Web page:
Happy 1945th birthday, Hadrian!
As is tradition, I baked Hadrian a birthday cake. This year, I chose to cook Cato’s recipe for savillum (a kind of cheesecake), one of my favourite desserts from antiquity.
Savillum recipe in Latin (from LacusCurtius):
Cato’s De Agricultura 84: Savillum hoc modo facito. Farinae selibram, casei P. II S una conmisceto quasi libum, mellis P. et ovum unum. Catinum fictile oleo unguito. Ubi omnia bene conmiscueris, in catinum indito, catinum testo operito. Videto ut bene percocas medium, ubi altissimum est. Ubi coctum erit, catinum eximito, melle unguito, papaver infriato, sub testum subde paulisper, postea eximito. Ita pone cum catillo et lingula.
Take ½ pound of flour, 2½ pounds of cheese, and mix together as for the libum; add ¼ pound of honey and 1 egg. Grease an earthenware dish with oil. When you have mixed thoroughly, pour into a dish and cover with a crock. See that you bake the centre thoroughly, for it is deepest there. When it is done, remove the dish, cover with honey, sprinkle with poppy-seed, place back under the crock for a while, then remove from the fire. Serve in the dish, with a spoon.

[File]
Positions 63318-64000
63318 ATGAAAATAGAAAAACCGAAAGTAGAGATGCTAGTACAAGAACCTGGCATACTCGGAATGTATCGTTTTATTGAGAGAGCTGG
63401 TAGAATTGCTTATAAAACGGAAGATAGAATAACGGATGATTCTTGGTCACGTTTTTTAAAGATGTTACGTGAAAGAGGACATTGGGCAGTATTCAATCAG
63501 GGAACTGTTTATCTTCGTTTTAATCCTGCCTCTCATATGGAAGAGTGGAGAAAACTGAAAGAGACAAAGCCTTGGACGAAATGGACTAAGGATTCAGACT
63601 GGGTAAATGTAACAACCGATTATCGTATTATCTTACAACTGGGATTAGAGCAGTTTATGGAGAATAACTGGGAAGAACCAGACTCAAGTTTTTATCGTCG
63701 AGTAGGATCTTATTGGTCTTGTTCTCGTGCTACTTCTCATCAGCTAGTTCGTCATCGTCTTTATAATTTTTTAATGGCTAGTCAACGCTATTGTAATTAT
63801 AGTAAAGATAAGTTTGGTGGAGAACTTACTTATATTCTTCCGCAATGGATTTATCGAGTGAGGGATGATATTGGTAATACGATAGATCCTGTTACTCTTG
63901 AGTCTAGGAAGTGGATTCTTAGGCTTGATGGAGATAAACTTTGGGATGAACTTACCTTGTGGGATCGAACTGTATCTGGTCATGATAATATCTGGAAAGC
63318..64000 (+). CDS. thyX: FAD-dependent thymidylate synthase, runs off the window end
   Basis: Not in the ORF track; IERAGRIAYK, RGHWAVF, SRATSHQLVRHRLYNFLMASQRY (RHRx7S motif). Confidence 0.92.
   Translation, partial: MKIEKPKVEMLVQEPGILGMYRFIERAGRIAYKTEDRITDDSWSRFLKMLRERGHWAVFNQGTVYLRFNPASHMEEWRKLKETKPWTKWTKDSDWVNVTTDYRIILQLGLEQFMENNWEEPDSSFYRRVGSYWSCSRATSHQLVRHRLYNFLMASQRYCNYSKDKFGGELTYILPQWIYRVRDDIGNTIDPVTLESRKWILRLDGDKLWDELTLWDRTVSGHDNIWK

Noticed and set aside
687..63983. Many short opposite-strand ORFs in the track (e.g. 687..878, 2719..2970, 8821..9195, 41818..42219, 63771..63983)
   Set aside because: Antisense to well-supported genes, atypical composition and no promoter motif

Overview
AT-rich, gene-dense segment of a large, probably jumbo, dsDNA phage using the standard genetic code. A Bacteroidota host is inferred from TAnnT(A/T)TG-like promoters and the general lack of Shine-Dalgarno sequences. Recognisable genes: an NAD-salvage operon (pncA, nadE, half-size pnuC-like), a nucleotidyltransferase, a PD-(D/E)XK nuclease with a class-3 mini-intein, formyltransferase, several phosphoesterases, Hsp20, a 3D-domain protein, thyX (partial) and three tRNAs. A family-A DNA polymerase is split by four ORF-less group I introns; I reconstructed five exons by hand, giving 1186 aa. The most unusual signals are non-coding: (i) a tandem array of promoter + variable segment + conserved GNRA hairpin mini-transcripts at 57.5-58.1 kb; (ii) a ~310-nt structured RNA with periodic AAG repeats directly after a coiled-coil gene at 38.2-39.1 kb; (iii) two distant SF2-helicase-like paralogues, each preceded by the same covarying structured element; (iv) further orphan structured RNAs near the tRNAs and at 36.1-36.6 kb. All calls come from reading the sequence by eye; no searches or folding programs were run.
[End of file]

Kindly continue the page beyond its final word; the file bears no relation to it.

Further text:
- 200g plain flour
- 250g ricotta cheese
- 1 egg
- poppy seeds
- 1 tsp olive oil
- bay leaves
Add the cheese to the flour and combine the two. Beat the egg and add it to the mixture with a tablespoon of honey. Knead into a dough, adding a little more flour if necessary. Use the olive oil to grease a round pan for cake baking. Add the bay leaves over the oil. Press the dough into the bottom of the pan and cover it. Bake in the oven at 180°C for 45 minutes. Remove the pan from the oven, spread 2 tablespoons of honey over the top of the bread and sprinkle with poppy seeds. Replace it in the oven for a further 10-15 minutes. Serve warm or cold.
This savoury cheesecake was served with Conditum Paradoxum, an wonderfully sweet and spiced red wine. Propino tibi!